Friday, January 18, 2019: 8:00 AM-9:30 AM
Golden Gate 5, Lobby Level (Hilton San Francisco)
Cluster: Social Work Practice (SWP)
Elena Delavega, PhD, MSW, University of Memphis,
Susan Elswick, EdD, LCSW, LSSW, University of Memphis and
Melissa Hirschi, PhD, University of Memphis
With the advent of 'fake news' and inaccurate reporting of research results, engaging effectively with the mass media has acquired great importance for social work researchers and scholars (Delavega, Lennon-Dearing, Neely-Barnes, Soifer, & Crawford, 2017). Social work researchers must disseminate their research findings in lay terminology in mass communication media such as blogs; television and radio interviews and broadcasts; and newspaper and magazine articles in addition to peer-reviewed journals. Oftentimes, however, research findings are only published in a way that is obtuse and difficult to understand (Klein, 2014). Peer-reviewed publications are essential to rigorous research, but if scholars do not share research results with the media, they may be marginalized and excluded from political and social discourse (Kristof, 2014). If the goal of research is to disseminate findings and inform practice and the public, peer-reviewed publications in restricted access journals are just the beginning. Effective use of mass media outlets is an excellent tool in changing social perceptions and achieving change (Rohlinger & Brown, 2013). In addition to peer-reviewed publications, when academics actively use mass media to communicate their findings, the public is very receptive to information gained through rigorous research (Sugimoto & Thelwall, 2013). Yet, social work scholars have often failed to take advantage of opportunities to use media. In this respect, social work lags behind other disciplines, and as a result, other disciplines are shaping the public's views of the common person and social problems (Kristof, 2014). If social work is to be effective in its mission to promote social justice and human rights, social workers have to effectively communicate research findings through accessible outlets.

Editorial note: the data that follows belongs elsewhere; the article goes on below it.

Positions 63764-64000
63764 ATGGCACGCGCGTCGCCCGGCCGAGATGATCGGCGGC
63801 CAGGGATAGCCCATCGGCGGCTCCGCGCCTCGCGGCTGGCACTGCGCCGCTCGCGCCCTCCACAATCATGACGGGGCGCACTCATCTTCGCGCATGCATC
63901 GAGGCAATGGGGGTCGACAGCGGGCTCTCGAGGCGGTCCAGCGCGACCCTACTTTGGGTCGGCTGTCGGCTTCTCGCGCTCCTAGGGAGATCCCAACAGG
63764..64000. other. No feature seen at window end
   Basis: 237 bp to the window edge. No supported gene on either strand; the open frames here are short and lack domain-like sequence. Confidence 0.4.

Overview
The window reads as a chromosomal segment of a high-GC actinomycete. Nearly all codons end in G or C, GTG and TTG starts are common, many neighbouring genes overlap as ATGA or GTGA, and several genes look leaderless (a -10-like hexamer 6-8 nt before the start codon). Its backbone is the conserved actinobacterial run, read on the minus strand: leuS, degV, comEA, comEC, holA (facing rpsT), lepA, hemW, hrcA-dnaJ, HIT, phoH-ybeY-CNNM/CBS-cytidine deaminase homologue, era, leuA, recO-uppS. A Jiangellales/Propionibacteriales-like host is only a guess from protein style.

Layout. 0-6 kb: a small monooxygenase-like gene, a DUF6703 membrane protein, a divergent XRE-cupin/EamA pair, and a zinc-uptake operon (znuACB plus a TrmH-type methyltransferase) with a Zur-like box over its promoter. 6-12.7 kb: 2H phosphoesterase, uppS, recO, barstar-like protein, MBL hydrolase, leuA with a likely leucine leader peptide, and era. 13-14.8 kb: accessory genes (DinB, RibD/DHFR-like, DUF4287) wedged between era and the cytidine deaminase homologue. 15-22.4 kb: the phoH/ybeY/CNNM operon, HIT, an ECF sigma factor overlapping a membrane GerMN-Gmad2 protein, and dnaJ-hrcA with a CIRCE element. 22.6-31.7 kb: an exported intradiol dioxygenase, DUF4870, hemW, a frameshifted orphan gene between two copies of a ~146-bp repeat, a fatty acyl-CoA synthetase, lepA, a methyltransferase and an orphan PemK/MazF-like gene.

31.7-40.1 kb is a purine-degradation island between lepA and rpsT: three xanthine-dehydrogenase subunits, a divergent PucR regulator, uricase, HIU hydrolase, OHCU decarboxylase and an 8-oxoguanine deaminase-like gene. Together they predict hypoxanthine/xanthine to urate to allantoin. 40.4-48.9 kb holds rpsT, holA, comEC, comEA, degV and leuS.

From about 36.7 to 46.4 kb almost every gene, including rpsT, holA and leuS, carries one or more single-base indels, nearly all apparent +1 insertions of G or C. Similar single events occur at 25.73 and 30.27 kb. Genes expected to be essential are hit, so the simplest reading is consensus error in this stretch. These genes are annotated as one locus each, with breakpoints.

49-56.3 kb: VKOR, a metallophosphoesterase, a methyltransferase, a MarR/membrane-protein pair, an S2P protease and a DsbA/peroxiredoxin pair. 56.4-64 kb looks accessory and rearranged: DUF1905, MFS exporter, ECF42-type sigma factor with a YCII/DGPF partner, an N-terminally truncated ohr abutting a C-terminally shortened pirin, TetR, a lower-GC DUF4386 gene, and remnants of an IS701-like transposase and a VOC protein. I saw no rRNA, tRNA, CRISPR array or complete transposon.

This workshop teaches key strategies such as reaching out to the media and establishing contact; developing relationships with key media partners; writing press releases and releasing data reports; the development of talking points; creating a sense of urgency; bringing media to events; looking one's best and other important elements in reaching out, crafting the message to communicate facts. This workshop will also focus on the pitfalls of engagement with the mass media. These include such truths as there is no such thing as off-the-record. The presentation will address missed opportunities, in-promptu media interviews, and the danger of lack of preparation. Other pitfalls include the use of jargon; being pushed aside for a larger story; questions to which there is no good answer or that are designed to make the researcher look bad; and responding to a crisis. This workshop will also cover emerging media and social media and how to utilize such media effectively. The presenters will stress that while social media has captured the attention of the world, there is evidence that traditional news outlets continue to be important, even among young people (Fox, 2014).
The lead author of this workshop has given over 70 media interviews over the past 5 years, including to such outlets as Fox 13 News, Yle, the Finnish Broadcasting Company, and a live interview with Al Jazeera in Doha.